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Black people in Indianapolis facing inequities with home loans according to IU study

Black residents in majority-Black areas are both the least likely to apply for a home purchase loan and the most likely to be denied when they do apply.
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INDIANAPOLIS — Black people living in Indianapolis are facing inequities when trying to get home loans according to an IU study released Tuesday.

It found that in Marion County, 1 in 5 people live in a majority-Black neighborhood. However, homeownership rates in those areas are about 42 percent — lower than the county rate of 54 percent. The IU study points out that homes in those areas typically cost less than the average Marion County home.

“Owning a home is one of the most important ways families can build wealth and increase their financial security,” says Joti Martin, a policy analyst at the IU Public Policy Institute. “Yet for far too many families of color, the dream of homeownership may still be out of reach because of inequities in home lending practices.”

The IU study analyzed home loan applications and denials in Marion County's majority-Black neighborhoods and found the following:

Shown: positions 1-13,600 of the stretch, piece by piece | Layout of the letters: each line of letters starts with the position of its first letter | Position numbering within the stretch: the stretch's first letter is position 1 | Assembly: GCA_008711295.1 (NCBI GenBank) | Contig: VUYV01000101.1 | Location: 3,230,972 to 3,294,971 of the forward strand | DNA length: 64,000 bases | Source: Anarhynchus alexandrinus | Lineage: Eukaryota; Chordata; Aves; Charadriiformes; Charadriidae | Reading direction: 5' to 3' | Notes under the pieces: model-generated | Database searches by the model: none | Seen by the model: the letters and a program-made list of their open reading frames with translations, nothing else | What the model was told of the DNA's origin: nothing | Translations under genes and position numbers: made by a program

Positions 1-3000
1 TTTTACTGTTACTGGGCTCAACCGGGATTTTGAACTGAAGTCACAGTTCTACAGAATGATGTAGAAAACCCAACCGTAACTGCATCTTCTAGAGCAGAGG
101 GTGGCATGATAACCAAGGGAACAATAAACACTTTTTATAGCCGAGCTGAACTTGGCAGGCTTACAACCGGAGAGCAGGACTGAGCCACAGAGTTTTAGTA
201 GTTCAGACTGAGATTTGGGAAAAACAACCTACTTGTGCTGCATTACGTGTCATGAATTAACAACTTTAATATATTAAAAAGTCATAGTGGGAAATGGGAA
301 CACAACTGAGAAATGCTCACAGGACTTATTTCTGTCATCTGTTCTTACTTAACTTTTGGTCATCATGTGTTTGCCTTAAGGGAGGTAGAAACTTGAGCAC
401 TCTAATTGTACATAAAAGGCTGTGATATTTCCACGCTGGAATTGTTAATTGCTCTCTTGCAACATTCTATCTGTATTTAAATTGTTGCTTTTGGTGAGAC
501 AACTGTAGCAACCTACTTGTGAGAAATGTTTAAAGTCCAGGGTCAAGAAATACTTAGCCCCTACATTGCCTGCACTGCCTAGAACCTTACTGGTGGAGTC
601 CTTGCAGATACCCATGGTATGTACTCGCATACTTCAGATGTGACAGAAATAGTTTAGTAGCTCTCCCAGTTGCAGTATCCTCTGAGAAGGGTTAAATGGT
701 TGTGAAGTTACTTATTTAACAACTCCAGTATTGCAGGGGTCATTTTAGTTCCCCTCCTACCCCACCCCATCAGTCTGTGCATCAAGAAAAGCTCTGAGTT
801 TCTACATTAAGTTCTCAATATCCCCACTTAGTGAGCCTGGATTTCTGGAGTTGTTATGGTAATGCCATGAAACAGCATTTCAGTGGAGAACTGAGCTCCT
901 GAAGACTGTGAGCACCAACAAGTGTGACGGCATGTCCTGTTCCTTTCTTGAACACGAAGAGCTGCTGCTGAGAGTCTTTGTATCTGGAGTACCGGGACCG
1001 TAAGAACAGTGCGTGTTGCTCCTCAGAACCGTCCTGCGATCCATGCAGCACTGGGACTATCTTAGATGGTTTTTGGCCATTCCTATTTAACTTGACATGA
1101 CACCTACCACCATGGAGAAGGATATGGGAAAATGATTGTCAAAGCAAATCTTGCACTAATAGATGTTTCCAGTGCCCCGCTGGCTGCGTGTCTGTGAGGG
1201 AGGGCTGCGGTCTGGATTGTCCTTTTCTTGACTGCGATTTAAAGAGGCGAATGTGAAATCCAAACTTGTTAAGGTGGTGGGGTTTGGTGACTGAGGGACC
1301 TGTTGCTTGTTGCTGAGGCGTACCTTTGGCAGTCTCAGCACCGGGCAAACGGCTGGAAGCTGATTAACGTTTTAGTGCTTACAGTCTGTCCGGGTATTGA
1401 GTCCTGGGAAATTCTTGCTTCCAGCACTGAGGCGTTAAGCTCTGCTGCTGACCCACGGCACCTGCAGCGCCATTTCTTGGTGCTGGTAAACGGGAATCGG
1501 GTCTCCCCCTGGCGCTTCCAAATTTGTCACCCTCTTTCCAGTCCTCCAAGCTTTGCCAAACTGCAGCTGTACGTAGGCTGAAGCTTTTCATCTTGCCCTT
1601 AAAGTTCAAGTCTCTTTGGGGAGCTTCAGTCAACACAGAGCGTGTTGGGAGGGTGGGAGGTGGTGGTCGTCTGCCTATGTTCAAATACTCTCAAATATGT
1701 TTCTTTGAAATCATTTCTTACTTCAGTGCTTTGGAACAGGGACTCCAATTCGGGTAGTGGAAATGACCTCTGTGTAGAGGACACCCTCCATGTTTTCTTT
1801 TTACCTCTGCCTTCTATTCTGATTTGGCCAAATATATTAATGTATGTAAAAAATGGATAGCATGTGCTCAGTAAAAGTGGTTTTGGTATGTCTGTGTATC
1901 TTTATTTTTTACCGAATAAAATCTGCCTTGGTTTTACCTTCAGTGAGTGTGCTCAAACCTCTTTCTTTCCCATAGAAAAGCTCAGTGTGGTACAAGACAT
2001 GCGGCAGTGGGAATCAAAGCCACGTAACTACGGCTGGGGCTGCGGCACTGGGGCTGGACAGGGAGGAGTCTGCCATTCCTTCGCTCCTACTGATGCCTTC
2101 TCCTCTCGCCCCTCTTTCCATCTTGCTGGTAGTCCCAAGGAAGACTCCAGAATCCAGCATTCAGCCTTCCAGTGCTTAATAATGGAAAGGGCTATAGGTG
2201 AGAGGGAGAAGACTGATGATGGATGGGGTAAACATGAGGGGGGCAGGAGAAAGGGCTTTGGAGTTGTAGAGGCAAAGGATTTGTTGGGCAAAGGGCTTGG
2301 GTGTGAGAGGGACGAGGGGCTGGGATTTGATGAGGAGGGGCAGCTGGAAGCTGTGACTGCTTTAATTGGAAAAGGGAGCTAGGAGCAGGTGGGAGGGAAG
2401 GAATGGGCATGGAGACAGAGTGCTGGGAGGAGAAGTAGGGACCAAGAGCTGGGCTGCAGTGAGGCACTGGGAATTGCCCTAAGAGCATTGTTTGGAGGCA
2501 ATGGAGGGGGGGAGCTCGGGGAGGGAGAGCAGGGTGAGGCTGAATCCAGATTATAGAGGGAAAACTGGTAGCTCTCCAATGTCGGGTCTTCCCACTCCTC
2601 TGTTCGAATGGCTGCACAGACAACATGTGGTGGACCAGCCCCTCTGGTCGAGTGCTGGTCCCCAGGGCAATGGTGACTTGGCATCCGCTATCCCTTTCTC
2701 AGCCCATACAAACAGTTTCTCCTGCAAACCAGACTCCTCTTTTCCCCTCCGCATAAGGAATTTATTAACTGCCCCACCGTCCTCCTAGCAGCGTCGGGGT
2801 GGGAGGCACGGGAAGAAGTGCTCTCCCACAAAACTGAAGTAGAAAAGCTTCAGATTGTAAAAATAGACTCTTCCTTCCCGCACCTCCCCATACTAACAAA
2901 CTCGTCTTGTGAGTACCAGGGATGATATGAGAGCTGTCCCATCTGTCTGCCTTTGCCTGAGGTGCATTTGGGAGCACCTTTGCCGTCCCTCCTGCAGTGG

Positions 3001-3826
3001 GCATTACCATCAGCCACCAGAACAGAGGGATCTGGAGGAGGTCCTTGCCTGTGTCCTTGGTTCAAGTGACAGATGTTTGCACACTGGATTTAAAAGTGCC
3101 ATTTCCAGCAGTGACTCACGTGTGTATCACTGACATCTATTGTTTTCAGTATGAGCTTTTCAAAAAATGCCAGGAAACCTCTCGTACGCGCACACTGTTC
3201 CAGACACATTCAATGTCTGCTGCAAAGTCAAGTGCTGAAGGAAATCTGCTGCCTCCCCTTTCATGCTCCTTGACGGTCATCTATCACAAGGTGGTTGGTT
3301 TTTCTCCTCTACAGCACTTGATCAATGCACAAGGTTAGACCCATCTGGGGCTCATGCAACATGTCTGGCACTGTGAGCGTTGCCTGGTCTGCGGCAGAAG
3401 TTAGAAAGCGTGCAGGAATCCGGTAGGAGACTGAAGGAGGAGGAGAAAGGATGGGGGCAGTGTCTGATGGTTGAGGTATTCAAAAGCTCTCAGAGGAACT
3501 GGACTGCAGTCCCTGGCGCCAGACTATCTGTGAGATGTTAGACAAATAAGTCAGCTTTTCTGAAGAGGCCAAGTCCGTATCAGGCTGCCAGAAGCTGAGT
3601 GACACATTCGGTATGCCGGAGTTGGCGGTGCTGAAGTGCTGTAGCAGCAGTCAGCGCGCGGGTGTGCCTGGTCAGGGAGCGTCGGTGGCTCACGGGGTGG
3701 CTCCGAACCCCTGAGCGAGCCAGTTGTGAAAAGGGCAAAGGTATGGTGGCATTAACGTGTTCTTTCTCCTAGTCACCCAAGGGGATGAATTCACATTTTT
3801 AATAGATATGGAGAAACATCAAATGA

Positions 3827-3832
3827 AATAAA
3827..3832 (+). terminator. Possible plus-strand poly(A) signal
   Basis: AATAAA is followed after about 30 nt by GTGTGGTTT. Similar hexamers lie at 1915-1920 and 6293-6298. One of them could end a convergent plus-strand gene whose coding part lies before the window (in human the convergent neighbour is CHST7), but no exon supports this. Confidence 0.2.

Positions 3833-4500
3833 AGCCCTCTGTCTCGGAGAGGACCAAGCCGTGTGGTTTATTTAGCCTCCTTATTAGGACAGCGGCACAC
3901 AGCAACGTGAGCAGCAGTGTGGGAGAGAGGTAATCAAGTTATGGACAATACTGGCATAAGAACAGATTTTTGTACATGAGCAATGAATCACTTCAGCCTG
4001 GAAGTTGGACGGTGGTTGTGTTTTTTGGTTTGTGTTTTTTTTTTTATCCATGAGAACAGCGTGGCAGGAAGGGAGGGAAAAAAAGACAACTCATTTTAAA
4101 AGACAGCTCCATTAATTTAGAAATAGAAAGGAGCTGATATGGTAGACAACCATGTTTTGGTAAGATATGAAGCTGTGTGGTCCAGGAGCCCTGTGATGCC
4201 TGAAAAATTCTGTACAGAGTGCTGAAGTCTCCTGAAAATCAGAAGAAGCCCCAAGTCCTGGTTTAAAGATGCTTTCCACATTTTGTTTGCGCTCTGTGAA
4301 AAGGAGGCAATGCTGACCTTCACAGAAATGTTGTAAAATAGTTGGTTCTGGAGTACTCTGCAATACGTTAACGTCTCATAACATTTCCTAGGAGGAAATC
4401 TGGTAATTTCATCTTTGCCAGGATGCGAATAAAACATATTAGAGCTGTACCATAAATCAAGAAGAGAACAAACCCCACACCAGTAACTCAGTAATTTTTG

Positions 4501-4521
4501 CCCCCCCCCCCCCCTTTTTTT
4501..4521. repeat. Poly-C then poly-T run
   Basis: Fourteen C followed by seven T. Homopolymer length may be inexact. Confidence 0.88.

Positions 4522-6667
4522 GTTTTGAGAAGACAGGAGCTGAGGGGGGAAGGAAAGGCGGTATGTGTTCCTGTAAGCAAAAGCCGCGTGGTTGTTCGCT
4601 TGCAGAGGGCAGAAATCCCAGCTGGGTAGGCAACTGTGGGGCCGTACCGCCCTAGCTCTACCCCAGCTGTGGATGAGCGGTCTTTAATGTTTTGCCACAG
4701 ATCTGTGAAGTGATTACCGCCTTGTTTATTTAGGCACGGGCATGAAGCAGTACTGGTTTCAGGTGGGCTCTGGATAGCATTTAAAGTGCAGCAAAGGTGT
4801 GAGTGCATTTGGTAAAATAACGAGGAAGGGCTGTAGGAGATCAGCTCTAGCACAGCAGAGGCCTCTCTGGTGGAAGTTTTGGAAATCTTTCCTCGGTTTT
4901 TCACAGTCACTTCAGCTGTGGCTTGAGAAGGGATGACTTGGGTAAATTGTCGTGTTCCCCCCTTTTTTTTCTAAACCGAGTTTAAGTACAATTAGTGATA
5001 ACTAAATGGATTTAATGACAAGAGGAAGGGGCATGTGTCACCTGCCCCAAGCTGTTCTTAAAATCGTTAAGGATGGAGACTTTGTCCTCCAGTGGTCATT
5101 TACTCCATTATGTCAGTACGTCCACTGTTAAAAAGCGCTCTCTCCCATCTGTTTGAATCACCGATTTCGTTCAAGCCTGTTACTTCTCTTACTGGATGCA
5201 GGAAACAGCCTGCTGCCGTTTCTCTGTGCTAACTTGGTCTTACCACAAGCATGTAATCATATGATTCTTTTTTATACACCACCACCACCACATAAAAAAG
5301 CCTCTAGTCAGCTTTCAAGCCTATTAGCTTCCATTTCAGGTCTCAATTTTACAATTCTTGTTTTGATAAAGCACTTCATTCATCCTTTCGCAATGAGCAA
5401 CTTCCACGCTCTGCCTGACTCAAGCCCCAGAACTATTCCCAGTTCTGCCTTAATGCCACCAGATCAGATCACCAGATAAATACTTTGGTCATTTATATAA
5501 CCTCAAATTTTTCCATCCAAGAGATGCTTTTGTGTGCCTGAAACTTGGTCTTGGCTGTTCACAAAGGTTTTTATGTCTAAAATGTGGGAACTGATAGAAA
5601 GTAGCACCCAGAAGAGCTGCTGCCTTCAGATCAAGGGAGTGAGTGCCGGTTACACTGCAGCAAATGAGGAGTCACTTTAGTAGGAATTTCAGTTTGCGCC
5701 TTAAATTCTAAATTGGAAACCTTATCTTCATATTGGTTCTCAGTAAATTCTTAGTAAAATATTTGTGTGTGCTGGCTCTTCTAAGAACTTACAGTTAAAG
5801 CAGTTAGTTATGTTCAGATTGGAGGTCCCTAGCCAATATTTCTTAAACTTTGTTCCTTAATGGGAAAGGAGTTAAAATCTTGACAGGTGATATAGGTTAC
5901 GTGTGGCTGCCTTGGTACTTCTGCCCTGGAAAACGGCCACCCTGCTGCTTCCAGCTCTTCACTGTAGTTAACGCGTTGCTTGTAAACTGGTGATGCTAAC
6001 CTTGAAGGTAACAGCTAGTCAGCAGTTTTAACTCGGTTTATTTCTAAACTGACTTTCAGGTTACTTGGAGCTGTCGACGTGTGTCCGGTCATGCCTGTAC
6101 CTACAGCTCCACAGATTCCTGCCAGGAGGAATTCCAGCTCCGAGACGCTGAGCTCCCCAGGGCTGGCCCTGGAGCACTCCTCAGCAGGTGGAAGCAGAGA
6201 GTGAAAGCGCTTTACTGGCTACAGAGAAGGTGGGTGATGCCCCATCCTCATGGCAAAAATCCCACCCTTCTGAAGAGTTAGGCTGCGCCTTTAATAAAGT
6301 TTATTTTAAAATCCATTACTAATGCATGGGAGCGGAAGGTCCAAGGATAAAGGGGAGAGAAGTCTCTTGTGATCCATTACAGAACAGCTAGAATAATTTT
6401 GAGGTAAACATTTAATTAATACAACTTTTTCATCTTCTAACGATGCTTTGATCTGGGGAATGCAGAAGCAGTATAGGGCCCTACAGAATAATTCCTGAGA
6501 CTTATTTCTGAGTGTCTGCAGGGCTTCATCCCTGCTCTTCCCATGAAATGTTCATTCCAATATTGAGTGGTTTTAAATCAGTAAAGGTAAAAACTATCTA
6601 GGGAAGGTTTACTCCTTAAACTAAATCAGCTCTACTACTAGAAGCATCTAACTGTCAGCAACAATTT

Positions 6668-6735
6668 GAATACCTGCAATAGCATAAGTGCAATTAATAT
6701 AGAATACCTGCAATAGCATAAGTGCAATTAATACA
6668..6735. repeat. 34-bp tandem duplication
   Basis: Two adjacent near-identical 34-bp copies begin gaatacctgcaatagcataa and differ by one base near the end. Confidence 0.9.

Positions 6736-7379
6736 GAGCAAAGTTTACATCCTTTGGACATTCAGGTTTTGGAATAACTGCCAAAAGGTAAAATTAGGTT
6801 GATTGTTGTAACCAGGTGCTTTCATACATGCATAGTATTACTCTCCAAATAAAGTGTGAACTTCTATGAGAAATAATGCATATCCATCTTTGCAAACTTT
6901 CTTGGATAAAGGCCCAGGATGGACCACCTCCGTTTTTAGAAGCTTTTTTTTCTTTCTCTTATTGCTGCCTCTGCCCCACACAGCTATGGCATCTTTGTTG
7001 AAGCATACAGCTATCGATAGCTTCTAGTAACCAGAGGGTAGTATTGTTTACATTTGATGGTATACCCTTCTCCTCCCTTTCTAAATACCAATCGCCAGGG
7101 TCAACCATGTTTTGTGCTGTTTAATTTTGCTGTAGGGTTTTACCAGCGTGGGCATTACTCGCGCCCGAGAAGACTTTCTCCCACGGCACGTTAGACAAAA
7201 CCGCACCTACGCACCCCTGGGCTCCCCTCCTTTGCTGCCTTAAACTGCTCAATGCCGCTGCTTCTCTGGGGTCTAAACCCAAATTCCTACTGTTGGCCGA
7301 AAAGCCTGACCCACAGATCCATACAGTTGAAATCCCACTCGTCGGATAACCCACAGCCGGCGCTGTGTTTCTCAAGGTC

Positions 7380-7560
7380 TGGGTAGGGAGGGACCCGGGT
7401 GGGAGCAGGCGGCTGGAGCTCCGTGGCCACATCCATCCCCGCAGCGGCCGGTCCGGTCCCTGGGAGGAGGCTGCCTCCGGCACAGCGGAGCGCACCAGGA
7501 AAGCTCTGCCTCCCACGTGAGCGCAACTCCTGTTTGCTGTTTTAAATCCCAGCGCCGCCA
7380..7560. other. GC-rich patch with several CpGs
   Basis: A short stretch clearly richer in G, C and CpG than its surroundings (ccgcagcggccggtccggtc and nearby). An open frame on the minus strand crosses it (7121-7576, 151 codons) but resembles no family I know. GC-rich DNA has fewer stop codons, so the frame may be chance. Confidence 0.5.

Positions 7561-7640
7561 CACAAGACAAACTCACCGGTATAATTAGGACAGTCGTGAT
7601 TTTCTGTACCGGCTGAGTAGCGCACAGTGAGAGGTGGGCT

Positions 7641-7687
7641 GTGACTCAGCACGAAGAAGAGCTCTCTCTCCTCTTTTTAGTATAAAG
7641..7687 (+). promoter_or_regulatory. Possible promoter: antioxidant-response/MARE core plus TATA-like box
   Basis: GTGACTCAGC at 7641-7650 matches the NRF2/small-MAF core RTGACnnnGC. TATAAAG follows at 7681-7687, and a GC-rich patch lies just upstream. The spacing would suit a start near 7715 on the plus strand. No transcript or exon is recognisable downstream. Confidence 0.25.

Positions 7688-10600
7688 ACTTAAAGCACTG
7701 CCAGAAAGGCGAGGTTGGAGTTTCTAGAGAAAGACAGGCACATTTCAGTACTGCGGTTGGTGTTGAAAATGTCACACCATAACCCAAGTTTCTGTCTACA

• Black residents in majority-Black areas are both the least likely to apply for a home purchase loan and the most likely to be denied when they do apply.
  • Lenders denied 11 percent of home purchase loan applications from residents in majority-Black neighborhoods, compared to 3 percent in non-majority-Black neighborhoods.
  • Lenders denied 32 percent of refinancing applications from majority-Black neighborhoods, compared to 22 percent in other areas.
  • Lenders denied 42 percent of home improvement applications from majority-Black neighborhoods compared to 36 percent of applications from different neighborhoods.
  • Even within majority-Black neighborhoods, home loans were denied more frequently from Black and Hispanic/Latinx residents than from their white neighbors.
  • Hispanic/Latinx residents are the least likely to secure a home improvement loan, regardless of where they live.
  • Black applicants in majority-Black neighborhoods are more likely to secure a home improvement loan than Black residents in other parts of Marion County.

The study recommends lending companies connect residents to loan programs that offer features like down payment assistance or have relaxed mortgage requirements. Other recommendations include offering budgeting classes, credit counseling, or pre-purchase homeownership counseling to help residents increase financial literacy and money management skills.

A more in-depth breakdown on percentages by race/ethnicity is available in the full policy brief on loan disparities in Marion County at this link.